Gantz Rises While Lapid Falls
After Netanyahu’s speech, the Histadrut workers’ union announced an end to the general strike that had been called earlier in the day. At the same time, the leaders of the protest movement announced that as long as the legislation wasn’t buried completely, the battle would continue. Opposition chairman Yair Lapid welcomed the freeze on the legislation, and Defense Minister Yoav Gallant (whose dismissal hadn’t been officially carried out) also greeted the decision with satisfaction.
A few hours earlier, on Monday afternoon, Gallant had released the following statement: “National security, the economy, and society are all being threatened. The entire nation of Israel is watching you. For the sake of the unity of the people, for the unity that we must have, I call on you to stop this legislative process immediately. I call on the leaders of all the parties in the Knesset, the coalition and the opposition alike, to place the citizens of this state above everything else and to act with responsibility and courage with no further delays. It is time to wake up now! This isn’t a political moment; this is a time for leadership and responsibility.”
Benny Gantz, the former defense minister and the chairman of the National Unity Party, was restrained in his own reaction. “I stood here several weeks ago and said that we were liable to find ourselves in a civil war and that Netanyahu would be responsible for it,” he told the press. “I welcome his decision to stop this. It is better late than never. There are some cynical politicians who do not rise to the occasion. Those who would burn the silos are continuing to inflame the tensions between Yerushalayim and Tel Aviv, between the kibbutzim and the development towns, but we will not allow that. We all need to call out in one voice, saying no to civil war, no to violence, and yes to consensus and dialogue. At the protests outside, there are Israeli flags on both sides; that is further evidence that we are brothers. I would like to once again thank the thousands of citizens who love the state and whose determined struggle is still not over; it will receive a place of honor in the history of the State of Israel.”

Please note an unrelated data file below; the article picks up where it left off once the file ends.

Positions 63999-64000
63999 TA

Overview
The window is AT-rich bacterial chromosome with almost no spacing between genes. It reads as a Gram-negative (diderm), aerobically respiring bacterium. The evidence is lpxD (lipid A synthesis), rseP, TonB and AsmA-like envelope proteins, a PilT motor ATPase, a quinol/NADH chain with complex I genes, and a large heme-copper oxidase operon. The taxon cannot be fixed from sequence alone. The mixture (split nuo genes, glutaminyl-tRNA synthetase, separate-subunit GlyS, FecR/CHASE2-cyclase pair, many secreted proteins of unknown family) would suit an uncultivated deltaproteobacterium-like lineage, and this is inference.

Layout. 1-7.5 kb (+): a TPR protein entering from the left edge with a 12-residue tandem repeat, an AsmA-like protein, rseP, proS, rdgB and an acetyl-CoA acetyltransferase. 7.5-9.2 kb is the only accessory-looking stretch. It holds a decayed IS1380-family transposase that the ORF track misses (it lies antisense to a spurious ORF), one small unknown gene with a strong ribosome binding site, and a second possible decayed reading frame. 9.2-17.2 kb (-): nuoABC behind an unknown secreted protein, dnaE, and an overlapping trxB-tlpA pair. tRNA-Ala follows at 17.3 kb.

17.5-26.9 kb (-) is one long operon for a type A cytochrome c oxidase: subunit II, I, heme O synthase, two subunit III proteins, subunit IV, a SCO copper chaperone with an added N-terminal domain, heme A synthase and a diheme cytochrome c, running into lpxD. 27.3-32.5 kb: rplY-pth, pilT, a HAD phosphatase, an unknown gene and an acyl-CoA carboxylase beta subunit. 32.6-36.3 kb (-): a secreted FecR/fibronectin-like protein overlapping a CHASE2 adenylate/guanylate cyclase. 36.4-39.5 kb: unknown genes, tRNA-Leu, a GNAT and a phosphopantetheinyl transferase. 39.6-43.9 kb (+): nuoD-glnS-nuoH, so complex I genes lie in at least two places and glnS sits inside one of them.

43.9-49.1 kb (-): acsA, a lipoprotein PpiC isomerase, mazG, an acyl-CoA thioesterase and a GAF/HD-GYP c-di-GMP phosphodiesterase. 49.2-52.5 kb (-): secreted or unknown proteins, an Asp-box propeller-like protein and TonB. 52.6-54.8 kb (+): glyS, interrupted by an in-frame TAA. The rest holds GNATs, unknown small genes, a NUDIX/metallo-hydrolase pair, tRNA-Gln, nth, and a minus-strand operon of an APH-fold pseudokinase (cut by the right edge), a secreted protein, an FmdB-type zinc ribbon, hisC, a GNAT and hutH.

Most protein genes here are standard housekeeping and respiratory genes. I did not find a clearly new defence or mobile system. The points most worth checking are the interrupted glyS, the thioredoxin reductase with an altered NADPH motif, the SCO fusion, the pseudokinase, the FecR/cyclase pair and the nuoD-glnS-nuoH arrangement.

Gantz is actually the big winner in the midst of all this chaos and madness; his party is soaring in the polls. His strength is beginning to rival that of Yesh Atid, which is very frightening to Lapid and his men. Gantz has shown himself to be much more responsible than Lapid, with his constant incitement and hatemongering. In fact, there is a possibility that Gantz might join the government now and return to the post of defense minister, a position that he has held under Netanyahu in the past.
President Yitzchok Herzog also expressed his approval for Netanyahu’s move. “The president’s house is open for dialogue and discussion,” he announced. “Stopping the legislation was the right thing to do. This is the time to begin sincere, serious, and responsible dialogue that will urgently calm the raging tempers and lower the flames of dissent. I call on everyone to show responsibility. Demonstrations and protests on both sides are acceptable, but violence is not, under any circumstances. Even if one side wins, the country will lose.”
Nevertheless, none of this seemed to bring about an end to the protests. The leaders of the demonstrations announced that they will continue as long as the legislation isn’t buried completely. Merav Michaeli, the chairwoman of the Labor party—the historic party once led by Ben-Gurion, which was shown being wiped off the political map altogether by a poll on Monday night—also announced that the protests will end and the opposition will sit down to negotiate only if the reform is scrapped completely. “On the day when it becomes clear that Netanyahu learned from the Polish how to suppress protests, he is appealing only to his supporters once again, in a speech filled with lies and incitement against half the people,” she wrote scathingly. “We do not accept a postponement or any other ploy. How many more times can we fall into the trap of collaborating with Netanyahu? We have said throughout this process that we will accept nothing less than the complete burial of these dangerous laws.”